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  Ruellia amoena
From: Steve Marak samarak at arachne.uark.edu> on 2001.02.22 at 12:28:19(5968)
I hope you will forgive this breach of aroidal relevance (made worse by my
being one of the listowners!); I spent some time trying to decide where to
post this, concluding it didn't fit on any list to which I belong. But I
know there are many people on Aroid-L who grow many things beside aroids,
and who have incredibly wide-ranging knowledge, and I know several of them
grow this plant.

Seven or eight years ago, Phil Mueller sent me a piece of a ruellia which
he said "grew all over the place" in New Orleans to see the bright red
flowers. I rooted the piece and have been enjoying it ever since. I
tentatively identified it as R. amoena (for a close-up of a flower, see:


or of the entire plant:



Though not hardy here, and a bit sprawly, and of course being a ruellia it
shoots seeds everywhere, I like it - it's in full flower now, and it's a
real bright spot in the greenhouse.

But one mystery I haven't solved: what is that stuff that forms all over
the leaves when it's inside for the winter? And why does it form? And does
it do that for anyone else who grows it? It's a white substance, maybe
very very slightly sticky but mostly just feels gritty, forms on both
surfaces of the leaves, doesn't seem to be there when the plant is outside
in summer (or maybe it's just washed away by the sprinkler), doesn't seem
to be contagious, and doesn't seem to do the plant a bit of harm.

It wasn't apparent when the lopped-off piece arrived, but appeared within
a month or two. When I bring the plant(s) in in the fall, it's not present
but appears within a couple of months at most.

Although it didn't look like any of the usual insect pests to me -
mealybugs, scale, spider mites (and being nearsighted, spider mites are
usually perfectly visible to me), etc. - my initial assumption was
"something bad". But as I say, there seems to be no harm to the plant - no
loss of vigor, or color - and it doesn't spread to anything nearby.

Today, having some time, I started with a magnifying glass, working past
20x hand lens up to a cheap microscope. Best results seem to be at
50-100x, where it appears to be almost crystalline in nature. It has no
detectable smell or taste to me, although one of my cats seems interested
in it (but doesn't eat the plant). It certainly doesn't look insect-like
in any way.

Does anyone have any ideas?



From: jim singer jsinger at igc.org> on 2001.02.22 at 14:30:20(5971)
no, but since i have a fondness for ruella, i'll be interested in what you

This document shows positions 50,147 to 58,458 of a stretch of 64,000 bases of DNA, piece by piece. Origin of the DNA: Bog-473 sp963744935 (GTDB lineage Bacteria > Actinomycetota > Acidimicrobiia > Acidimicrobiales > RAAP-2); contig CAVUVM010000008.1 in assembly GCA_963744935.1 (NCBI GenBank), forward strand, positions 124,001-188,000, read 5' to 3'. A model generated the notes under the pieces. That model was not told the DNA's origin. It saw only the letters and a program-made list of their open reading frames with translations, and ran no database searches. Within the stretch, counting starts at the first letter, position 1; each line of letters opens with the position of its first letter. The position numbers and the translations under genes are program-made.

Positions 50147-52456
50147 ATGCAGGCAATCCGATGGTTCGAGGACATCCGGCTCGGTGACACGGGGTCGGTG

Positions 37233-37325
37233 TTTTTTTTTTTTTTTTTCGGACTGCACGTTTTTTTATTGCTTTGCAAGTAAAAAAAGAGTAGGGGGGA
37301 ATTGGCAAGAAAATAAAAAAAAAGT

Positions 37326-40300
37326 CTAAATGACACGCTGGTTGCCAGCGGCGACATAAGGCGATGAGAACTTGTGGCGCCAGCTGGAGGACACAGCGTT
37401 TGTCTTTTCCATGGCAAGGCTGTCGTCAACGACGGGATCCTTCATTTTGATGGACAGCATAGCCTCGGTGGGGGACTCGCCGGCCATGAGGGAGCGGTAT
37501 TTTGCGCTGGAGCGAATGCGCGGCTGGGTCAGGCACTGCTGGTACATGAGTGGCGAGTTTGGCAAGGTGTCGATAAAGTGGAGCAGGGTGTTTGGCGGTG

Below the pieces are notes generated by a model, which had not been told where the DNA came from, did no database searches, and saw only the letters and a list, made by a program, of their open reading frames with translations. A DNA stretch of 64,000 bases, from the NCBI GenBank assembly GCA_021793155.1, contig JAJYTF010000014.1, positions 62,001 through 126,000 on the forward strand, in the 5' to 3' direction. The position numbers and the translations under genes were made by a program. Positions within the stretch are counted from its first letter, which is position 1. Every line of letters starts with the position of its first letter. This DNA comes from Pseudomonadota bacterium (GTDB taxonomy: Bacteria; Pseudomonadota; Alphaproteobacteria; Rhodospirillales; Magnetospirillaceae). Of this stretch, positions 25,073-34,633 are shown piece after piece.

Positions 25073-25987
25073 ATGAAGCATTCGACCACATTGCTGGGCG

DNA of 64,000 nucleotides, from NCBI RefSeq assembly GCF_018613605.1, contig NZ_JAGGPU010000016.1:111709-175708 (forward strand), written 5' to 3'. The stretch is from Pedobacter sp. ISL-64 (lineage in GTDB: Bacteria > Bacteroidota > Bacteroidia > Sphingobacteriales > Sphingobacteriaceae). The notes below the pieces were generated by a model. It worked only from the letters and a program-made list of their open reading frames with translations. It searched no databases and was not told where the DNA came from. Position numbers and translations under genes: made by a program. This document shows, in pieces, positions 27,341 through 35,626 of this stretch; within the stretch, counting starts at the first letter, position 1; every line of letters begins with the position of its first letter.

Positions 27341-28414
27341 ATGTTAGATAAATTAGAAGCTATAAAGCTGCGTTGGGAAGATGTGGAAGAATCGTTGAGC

At 02:26 PM 2/22/01 -0600, Steve Marak wrote:

From: Lester Kallus lkallus at earthlink.net> on 2001.02.22 at 19:57:52(5972)
Although I have no idea what this stuff is, I can tell you that I see
something that exactly mimics what you've described growing on my Medinilla
(the non-aroid plant that aroiders helped identify with just a verbal

I don't see it on the plant when I grow it outside, but I do see it on the
undersides of the leaves and on the stems. I've tasted it and found no taste.

I wonder if it's the same thing as on your plant. It sure sounds like it.

From: Piabinha at aol.com on 2001.02.23 at 20:35:16(5988)
steve, if what you refer to are the transparent balls that made me think i
had insect eggs all over my Malvaviscus arboreus mexicanus, i have that too
and could never figure out what it was. it seems to be some kind of crystals
formed by the plant but i don't know what it is. doesn't seem to be harmful
or animal-derived.

From: magrysbo at shu.edu on 2001.02.27 at 17:21:16(6001)
Be careful what you taste.

Steve Marak @mobot.org on 02/22/2001 03:29:48 PM

Please respond to aroid-l@mobot.org

Sent by: aroid-l@mobot.org

From: "Scott Lucas" htbg at ilhawaii.net> on 2001.02.28 at 10:54:07(6005)
Hi Steve,

What you are observing may be cystoliths, which occur in many members of the
Acanthaceae and other plant families as well. They appear as pickle-shaped
crystals made up of calcium carbonate and are soluble in weak acid solution.
They are formed around a short peg of cell wall material in large parenchyma
cells called lithocysts. They are easier to observe if you close down the
microscope substage diaphragm. As to, what is going on there... will have
to dig into some books on that.

Best regards,

Scott A. Lucas

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